Kaua’i County work crews have been piling sand behind parts of a seawall on the beach fronting the Pono Kai Resort in Kapa’a to prevent sections of the seawall from falling into the ocean.
The seawall, estimated to be several hundred feet in length, protects a sidewalk and grassy areas above parts of the beach in front of the condominium project.
The Pono Kai is among a handful of beach-front resort projects located in East Kaua’i.
Hurricane ‘Iniki in 1992 generated large waves that gouged the shoreline and created massive erosion, prompting the building of the seawall.
The latest work is part of a maintenance program county Department of Public Works crew members instituted to protect the structure, according to county DPW Deputy Engineer Ladye Martin.
Sand or gravel has been poured into the puka (holes) between the grassy area and the seawall, to fill sinkholes the size of garbage cans and larger, she said.
The structure spans about several hundred feet in front of the condominium project.
A Kapa’a resident who is known to The Garden Island but asked to remain anonymous, said the latest work has been done on the center section of the wall.
That part of the wall, he said, has been sagging, and the bottom part of the structure has been “sliding toward the ocean.”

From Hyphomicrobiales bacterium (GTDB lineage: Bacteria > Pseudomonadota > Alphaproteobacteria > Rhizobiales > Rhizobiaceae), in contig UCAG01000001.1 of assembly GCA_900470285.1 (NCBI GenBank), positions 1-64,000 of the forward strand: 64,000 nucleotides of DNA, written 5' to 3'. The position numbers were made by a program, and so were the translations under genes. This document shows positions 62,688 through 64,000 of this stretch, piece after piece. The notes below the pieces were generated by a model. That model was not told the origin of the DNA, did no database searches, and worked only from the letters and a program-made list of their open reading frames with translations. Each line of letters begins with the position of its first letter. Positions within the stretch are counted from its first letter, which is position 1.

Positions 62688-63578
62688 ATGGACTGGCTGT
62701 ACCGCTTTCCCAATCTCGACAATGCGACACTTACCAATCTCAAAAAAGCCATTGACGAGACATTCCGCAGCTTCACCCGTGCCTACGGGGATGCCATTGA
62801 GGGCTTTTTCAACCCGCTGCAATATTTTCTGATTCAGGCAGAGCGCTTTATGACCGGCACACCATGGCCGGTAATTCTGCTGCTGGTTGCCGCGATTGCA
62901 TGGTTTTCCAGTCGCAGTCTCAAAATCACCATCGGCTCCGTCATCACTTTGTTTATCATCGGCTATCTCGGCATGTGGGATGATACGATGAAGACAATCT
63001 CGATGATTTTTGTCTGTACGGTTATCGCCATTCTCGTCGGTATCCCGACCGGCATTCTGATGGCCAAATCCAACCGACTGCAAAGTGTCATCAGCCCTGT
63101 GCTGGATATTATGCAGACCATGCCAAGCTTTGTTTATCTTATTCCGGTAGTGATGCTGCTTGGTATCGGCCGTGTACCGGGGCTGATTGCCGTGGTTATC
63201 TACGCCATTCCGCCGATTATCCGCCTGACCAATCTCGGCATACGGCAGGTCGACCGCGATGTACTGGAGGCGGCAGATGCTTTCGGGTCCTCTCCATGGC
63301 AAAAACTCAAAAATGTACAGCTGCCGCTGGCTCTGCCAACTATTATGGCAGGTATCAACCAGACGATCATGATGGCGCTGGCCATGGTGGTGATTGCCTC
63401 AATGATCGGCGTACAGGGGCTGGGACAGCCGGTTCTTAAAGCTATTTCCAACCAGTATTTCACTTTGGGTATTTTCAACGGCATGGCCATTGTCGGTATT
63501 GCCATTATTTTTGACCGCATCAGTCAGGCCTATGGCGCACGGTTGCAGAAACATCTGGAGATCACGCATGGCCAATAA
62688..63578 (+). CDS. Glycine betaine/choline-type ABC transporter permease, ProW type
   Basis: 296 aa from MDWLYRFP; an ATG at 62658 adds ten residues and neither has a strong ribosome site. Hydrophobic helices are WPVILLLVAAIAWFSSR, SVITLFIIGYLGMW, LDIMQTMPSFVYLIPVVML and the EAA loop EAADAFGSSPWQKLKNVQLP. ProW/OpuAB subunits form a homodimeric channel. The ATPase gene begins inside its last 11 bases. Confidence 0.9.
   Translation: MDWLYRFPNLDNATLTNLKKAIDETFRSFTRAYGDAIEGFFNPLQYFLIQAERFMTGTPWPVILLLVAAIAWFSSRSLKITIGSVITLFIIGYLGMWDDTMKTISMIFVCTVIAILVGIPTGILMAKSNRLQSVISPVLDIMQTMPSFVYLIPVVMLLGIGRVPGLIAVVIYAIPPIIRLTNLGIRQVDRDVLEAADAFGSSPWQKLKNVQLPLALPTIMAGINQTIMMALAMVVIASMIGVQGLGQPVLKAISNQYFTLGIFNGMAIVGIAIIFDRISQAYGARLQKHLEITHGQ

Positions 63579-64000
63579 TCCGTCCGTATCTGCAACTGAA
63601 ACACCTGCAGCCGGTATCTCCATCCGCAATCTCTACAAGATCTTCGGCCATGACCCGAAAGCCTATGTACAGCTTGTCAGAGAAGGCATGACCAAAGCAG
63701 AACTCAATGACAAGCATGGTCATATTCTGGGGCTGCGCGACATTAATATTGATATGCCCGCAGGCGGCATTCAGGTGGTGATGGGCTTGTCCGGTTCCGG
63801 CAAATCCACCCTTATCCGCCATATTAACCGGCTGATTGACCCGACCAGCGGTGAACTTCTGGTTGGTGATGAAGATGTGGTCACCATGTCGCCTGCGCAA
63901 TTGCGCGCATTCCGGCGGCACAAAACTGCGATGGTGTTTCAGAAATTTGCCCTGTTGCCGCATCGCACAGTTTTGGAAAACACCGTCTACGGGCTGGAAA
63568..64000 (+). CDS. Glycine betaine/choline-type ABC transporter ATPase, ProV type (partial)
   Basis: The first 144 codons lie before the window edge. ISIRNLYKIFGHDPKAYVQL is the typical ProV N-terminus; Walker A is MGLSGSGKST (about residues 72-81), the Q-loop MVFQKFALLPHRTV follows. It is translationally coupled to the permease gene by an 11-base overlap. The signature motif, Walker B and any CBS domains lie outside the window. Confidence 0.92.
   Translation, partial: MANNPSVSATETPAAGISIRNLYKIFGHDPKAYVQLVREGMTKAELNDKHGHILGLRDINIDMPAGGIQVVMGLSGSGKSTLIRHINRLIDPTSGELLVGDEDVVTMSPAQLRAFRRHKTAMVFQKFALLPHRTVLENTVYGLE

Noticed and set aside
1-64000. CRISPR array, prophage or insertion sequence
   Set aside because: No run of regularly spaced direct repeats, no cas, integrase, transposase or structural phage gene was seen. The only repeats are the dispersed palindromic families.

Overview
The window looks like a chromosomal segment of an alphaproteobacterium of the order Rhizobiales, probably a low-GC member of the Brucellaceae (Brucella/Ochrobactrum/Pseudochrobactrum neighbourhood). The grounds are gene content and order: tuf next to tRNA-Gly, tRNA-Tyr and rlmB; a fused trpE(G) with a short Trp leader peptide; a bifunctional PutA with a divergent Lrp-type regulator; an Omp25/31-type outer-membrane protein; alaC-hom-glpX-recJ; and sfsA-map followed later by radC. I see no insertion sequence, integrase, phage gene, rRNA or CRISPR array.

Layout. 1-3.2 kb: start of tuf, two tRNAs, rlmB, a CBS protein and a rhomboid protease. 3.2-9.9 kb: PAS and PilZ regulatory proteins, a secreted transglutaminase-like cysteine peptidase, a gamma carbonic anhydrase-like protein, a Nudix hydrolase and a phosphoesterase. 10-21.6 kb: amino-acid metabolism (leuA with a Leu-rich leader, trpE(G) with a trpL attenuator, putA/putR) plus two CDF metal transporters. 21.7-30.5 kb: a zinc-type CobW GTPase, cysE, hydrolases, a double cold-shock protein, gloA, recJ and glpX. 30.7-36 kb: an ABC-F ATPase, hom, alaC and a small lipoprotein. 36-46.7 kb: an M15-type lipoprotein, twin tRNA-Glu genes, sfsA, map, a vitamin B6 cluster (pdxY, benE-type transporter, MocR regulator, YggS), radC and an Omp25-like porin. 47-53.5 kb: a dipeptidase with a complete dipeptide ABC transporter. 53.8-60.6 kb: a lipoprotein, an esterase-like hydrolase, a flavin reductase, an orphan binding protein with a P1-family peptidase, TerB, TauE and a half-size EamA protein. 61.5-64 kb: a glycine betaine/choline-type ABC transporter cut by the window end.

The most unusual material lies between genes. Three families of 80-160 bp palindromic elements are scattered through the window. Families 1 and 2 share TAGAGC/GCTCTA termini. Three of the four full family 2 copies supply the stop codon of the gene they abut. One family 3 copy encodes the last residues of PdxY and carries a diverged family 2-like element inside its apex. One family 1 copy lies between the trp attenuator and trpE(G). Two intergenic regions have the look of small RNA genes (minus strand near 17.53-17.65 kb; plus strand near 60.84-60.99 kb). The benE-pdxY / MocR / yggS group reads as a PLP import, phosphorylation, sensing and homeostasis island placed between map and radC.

The northern end of the structure has already fallen away, although the southern section of the wall remains intact, he said.
County workers used trucks to bring sand to the area, and used back hoes to help put the material in the puka behind the damaged parts of the seawall.
The wall has become weakened from waves pouring through the seams of the wall and pulling the sand out to the ocean, according to Martin.
The seawall is located makai of a county right-of-way, and county leaders would need approval from officials with the state Department of Land and Natural Resources to make permanent repairs to the seawall, because the structure is located on state-man-aged lands.
Leaders of that agency have control of areas that are up to the high-water mark on the beach.
Martin said leaders with the Pono Kai Resort talked with county DPW officials earlier this year about the forming puka behind the seawall, and have asked for help from county officials.
- Lester Chang, staff writer, may be reached at 245-3681 (ext. 225) or firstname.lastname@example.org